Wrigley: Chew on This


Wrigley: Chew on This

The maker of Juicy Fruit, Altoids and other sweets has a a promising long-term outlook.

How many of you are chewing a stick of Juicy Fruit now? Enjoying a "curiously strong" Altoid? Sucking on a Life Saver? Well, here's another treat you might like: The stock of Wm. Wrigley Jr. Co., the outfit that makes those confections.

Shares in Wrigley (symbol WWY) recently traded at $47, down from $54 at the start of the year and off some 20% from a 52-week high last fall of nearly $60 a share. At the current price, Wrigley stock trades at about 23 times estimated 2006 earnings -- its lowest valuation in years.

The stock has been weak since last summer's $1.5-billion purchase of the Life Savers and Altoids brands from Kraft Foods. The acquisition was expected to contribute modestly to earnings this year but now looks like it'll trim '06 profits instead. Analysts on average expect the company to earn $2 a share this year, up just 3.6% from '05 levels, compared with Wrigley's typical annual earnings growth rate in the 9% to 11% range.

But the outlook is promising for patient investors. The new brands will enjoy Wrigley's much wider distribution network, increasing their presence in convenience stores, drug retailers and warehouse club stores. And Life Savers will see the first new products introduced in a decade, including Halloween and Easter-themed candies, as well as an orange mint flavor. Look for wintergreen and spearmint Altoids gum, and teeny-tiny Altoids Smalls, in wintergreen.


Meanwhile, Wrigley's core business is as healthy as ever. About 60% of profits come from overseas, where markets are expanding rapidly. Consider: On average, Americans chew about 170 sticks of gum per person, per year. But in Russia and the Ukraine, people chew just 40 to 50 sticks a year, and in China, just 12 to 15. Gum chewing will increase as incomes and distribution channels develop in those developing nations.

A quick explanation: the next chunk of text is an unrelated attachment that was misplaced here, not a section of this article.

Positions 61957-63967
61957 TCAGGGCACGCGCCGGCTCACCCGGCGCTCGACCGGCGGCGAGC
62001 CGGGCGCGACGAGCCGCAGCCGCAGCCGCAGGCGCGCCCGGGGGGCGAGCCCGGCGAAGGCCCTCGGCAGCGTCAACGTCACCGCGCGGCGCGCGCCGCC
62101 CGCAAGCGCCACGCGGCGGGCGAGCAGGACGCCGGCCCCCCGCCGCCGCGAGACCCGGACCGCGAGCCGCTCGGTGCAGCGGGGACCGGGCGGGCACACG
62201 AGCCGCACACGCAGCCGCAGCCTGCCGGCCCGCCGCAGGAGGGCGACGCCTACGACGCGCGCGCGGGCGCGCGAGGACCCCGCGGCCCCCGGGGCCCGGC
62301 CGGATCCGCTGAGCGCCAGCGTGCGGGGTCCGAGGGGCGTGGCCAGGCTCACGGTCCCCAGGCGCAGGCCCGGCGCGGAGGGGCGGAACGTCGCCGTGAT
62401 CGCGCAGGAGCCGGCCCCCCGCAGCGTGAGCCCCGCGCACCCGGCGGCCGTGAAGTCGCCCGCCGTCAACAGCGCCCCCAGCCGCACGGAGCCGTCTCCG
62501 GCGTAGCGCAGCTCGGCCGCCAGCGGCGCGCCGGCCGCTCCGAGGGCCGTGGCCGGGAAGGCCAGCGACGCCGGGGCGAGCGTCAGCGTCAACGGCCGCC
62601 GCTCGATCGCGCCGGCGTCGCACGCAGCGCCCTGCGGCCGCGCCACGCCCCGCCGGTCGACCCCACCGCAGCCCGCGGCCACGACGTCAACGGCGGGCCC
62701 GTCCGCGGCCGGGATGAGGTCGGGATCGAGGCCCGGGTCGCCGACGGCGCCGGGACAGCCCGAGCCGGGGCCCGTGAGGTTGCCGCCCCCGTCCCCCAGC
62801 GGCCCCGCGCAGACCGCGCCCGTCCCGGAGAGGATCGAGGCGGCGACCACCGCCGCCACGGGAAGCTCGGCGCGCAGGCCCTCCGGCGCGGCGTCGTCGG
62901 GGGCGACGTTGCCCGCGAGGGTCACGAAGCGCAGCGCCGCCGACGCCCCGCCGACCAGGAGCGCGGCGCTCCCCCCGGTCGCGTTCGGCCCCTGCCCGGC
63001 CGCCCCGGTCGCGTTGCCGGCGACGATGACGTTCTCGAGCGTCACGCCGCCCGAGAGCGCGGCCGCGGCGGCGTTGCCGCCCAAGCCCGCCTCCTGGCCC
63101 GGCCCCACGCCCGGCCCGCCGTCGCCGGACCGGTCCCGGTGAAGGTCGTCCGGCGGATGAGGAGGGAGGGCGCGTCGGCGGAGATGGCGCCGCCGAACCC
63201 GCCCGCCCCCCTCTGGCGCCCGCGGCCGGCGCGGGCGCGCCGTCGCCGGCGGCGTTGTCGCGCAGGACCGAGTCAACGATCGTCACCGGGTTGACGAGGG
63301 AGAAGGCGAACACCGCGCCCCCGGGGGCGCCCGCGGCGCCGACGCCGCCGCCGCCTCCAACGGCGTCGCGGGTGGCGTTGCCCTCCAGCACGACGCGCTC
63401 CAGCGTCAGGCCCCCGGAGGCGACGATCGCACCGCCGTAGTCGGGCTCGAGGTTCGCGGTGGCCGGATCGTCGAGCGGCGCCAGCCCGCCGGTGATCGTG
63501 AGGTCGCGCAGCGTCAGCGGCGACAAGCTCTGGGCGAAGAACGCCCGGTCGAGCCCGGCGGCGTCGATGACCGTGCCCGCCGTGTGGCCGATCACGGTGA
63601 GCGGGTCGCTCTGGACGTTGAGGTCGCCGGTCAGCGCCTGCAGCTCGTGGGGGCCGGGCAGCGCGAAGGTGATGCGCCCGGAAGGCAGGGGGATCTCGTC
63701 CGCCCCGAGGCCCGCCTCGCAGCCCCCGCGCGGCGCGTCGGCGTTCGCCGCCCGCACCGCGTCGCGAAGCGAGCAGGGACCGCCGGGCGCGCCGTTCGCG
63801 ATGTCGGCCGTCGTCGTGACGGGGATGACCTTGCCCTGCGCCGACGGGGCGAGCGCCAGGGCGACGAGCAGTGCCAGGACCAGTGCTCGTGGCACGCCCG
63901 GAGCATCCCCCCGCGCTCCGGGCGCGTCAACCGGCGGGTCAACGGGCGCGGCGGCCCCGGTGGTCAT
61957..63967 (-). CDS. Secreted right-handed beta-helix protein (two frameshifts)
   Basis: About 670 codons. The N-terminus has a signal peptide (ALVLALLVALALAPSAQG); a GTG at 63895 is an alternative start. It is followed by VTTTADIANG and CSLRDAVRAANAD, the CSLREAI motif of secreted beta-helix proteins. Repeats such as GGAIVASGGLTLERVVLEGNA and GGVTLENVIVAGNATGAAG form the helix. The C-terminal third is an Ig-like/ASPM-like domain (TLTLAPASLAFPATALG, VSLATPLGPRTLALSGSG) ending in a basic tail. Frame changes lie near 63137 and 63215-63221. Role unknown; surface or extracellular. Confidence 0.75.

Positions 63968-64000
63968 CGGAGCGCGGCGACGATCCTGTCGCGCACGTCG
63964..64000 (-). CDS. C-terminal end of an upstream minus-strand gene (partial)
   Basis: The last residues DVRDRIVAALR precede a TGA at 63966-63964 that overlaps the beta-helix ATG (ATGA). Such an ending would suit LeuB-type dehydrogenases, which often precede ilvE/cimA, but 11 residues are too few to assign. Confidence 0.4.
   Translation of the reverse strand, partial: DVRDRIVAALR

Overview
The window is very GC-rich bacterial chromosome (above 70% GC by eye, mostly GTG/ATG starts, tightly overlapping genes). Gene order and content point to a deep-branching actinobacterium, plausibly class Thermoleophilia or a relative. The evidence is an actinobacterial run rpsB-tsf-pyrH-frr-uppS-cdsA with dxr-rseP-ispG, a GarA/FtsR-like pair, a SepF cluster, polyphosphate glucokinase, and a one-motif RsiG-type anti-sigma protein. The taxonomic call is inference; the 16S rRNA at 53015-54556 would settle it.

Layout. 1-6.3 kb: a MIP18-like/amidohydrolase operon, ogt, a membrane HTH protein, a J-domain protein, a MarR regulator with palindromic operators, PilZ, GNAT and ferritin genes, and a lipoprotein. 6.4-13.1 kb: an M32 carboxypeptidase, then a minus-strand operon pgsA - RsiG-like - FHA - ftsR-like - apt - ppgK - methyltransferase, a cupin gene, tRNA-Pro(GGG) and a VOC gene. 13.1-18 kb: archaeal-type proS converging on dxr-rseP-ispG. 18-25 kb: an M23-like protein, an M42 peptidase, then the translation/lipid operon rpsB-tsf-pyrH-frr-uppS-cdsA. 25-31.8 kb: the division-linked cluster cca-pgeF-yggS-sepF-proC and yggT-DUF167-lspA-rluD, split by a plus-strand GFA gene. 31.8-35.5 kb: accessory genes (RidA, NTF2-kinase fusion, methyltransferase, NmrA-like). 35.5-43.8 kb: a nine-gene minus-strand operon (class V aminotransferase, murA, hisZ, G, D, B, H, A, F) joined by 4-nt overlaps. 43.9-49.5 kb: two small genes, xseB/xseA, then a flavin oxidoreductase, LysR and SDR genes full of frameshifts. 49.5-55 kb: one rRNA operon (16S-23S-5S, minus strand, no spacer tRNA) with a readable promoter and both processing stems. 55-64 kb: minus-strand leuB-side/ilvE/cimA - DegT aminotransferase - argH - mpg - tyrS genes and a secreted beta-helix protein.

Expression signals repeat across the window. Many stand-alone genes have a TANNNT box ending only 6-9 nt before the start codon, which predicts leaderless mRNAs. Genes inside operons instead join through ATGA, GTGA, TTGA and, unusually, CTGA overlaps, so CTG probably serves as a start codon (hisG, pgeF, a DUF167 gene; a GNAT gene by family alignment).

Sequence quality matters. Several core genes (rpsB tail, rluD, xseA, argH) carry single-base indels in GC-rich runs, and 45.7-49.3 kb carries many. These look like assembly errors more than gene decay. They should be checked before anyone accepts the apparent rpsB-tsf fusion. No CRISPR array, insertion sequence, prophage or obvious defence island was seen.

Wrigley is also cutting costs. For instance, even though 95% of Altoids sales are in the U.S., they'd been produced in the United Kingdom under Kraft. Now, production is moving to Georgia and Tennessee. Wrigley is also shuttering less efficient plants in Chicago and New Jersey, moving production to domestic facilities with capacity to spare.

Wrigley's efforts should start to pay off by the end of this year and into 2007. Analysts see earnings of $2.20 a share next year, a 10% increase, with Wrigley's earnings growing at 11% a year for the next three to five years.

There is one more important consideration before buying the stock. Earlier this month, Wrigley paid a special dividend that could ultimately concentrate more control of the company in the hands of Wrigley family members. Here's how it works: Wrigley investors are to receive one share of class B stock for every four shares of common stock they hold and one share of class B stock for every four class B shares they hold. The B shares, held widely by the Wrigley family, carry ten votes, compared with one vote per each common share. The catch: If and when shareholders sell those B shares, they will be converted to common shares, with the result that remaining holders of the B share will become more powerful with each sale. Such a lopsided voting arrangement generally gets low marks by today's corporate governance standards, and in most cases, we'd agree. But Wrigley executives say it allows the company to manage the business for the long term, and it's hard to argue with the fact that Wrigley has done just that for the two decades the dual share-class structure has been in place.


Last week, the company announced a plan to repurchase up to $500 million in stock, following completion of a $300 million buyback approved in 2004. That's a good sign, says a report from William Blair Co., suggesting that the company is confident in the future and thinks the stock is a bargain. If you're a patient investor with a long-term view, you'll think so, too.

--Anne Kates Smith